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Hepatitis A surveillance and vaccine use in China from 1990 through 2007.

Cui F, Hadler SC, Zheng H, Wang F, Zhenhua W, Yuansheng H, Gong X, Chen Y, Liang X - J Epidemiol (2009)

Bottom Line: Only 50% of cases were laboratory-confirmed, and only 3% occurred in reported local outbreaks.Nevertheless, western populations remain at high risk, with transmission predominantly occurring among children.Improved surveillance with better laboratory confirmation is needed to monitor the impact of universal hepatitis A vaccination of young children; this strategy began to be implemented in 2008.

View Article: PubMed Central - PubMed

Affiliation: Chinese Center for Disease Control and Prevention, Beijing, China.

ABSTRACT

Background: Hepatitis A vaccines have been highly effective in preventing hepatitis A. To investigate the epidemiology of hepatitis A in China after hepatitis A vaccine became available, we reviewed reported cases of hepatitis A and the use of hepatitis A vaccine in China during the period from 1990 through 2007.

Methods: Data from the National Notifiable Disease Reporting System from 1990 to 2007 and the Emergency Events Reporting System from 2004 to 2007 were reviewed and epidemiologic characteristics analyzed. Hepatitis A vaccine distribution between 1992 and 2007 was also reviewed.

Results: The incidence of hepatitis A has declined by 90% since 1990, from 56 to 5.9 per 10(5)/year. Declines in age-specific incidence were seen in all age groups, most dramatically among children younger than 10 years. Disease incidence still varies substantially: poorer western provinces have had the highest incidences since 2000. In high-incidence provinces, children younger than 10 years continue to have a high disease incidence. Only 50% of cases were laboratory-confirmed, and only 3% occurred in reported local outbreaks. Over 156 million doses of hepatitis A vaccine have been distributed since 1992, and use has continued to increase since 2003.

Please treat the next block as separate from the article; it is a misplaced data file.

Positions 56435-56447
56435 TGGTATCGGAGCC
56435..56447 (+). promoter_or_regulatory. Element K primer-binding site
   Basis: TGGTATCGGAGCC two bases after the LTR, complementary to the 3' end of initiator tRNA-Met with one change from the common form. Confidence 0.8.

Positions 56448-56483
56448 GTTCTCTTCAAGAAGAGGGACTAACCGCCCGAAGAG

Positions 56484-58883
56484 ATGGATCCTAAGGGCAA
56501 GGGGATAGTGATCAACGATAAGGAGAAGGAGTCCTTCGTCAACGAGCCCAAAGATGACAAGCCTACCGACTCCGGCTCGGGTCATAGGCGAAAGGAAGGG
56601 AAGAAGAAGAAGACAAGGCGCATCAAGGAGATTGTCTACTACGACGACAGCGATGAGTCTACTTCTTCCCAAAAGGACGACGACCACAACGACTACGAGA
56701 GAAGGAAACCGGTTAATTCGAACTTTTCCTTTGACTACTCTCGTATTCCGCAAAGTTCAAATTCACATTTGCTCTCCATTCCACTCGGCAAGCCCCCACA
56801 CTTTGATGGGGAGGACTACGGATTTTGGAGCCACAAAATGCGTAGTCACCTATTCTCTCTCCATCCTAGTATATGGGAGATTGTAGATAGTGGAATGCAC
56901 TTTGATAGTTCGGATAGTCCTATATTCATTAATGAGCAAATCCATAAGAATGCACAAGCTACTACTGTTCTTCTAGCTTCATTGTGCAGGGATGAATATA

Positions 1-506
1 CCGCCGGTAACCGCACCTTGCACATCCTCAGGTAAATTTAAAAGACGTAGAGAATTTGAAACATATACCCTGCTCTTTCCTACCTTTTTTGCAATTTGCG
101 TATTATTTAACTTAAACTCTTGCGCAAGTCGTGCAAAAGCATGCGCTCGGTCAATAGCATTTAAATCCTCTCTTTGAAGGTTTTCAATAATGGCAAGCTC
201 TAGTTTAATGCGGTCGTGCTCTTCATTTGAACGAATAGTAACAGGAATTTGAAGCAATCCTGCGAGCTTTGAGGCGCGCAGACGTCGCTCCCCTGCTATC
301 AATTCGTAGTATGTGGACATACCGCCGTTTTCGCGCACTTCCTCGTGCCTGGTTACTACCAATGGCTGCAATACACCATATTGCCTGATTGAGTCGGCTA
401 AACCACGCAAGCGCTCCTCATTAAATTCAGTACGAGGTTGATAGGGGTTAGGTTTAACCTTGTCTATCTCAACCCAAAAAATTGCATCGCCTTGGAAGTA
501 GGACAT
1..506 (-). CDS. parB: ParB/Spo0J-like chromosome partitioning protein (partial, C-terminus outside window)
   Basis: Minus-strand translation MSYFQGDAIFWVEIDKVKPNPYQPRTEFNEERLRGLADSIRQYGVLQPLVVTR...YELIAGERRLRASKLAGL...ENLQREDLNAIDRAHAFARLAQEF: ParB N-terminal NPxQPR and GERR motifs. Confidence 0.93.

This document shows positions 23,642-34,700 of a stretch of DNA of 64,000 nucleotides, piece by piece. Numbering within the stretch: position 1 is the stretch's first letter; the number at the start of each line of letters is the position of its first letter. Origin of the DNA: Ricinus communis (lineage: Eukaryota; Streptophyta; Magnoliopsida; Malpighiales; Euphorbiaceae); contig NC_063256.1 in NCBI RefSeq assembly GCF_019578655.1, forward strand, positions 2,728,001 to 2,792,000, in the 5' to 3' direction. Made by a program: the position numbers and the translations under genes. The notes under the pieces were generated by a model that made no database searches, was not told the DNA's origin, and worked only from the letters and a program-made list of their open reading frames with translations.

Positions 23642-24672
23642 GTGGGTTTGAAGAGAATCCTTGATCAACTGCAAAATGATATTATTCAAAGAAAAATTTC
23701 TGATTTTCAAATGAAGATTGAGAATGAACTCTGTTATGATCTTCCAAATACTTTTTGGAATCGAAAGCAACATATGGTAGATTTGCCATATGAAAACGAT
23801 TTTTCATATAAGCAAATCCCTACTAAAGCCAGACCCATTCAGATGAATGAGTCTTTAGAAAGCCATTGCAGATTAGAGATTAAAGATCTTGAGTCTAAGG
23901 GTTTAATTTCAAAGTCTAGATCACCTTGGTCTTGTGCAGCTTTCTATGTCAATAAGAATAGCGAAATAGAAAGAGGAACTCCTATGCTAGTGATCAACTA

Conclusions: Incidence of hepatitis A has decreased in all age groups, likely due to changing socioeconomic conditions and increasing hepatitis A vaccine use. Nevertheless, western populations remain at high risk, with transmission predominantly occurring among children. The epidemiology of hepatitis A transmission is not well understood. Improved surveillance with better laboratory confirmation is needed to monitor the impact of universal hepatitis A vaccination of young children; this strategy began to be implemented in 2008.

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Hepatitis A vaccine distributed by year: 1992–2007. Source: China Domestic Biologic Companies
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fig04: Hepatitis A vaccine distributed by year: 1992–2007. Source: China Domestic Biologic Companies

Mentions: Between 1992 and 2007, 156 million doses of hepatitis A vaccine were distributed, mostly for school-aged children (Figure 4). The total vaccine distributed from 2004 through 2007 (18 to 22 million doses each year) was sufficient to vaccinate approximately 1 child birth cohort each year (approximately 16 million children).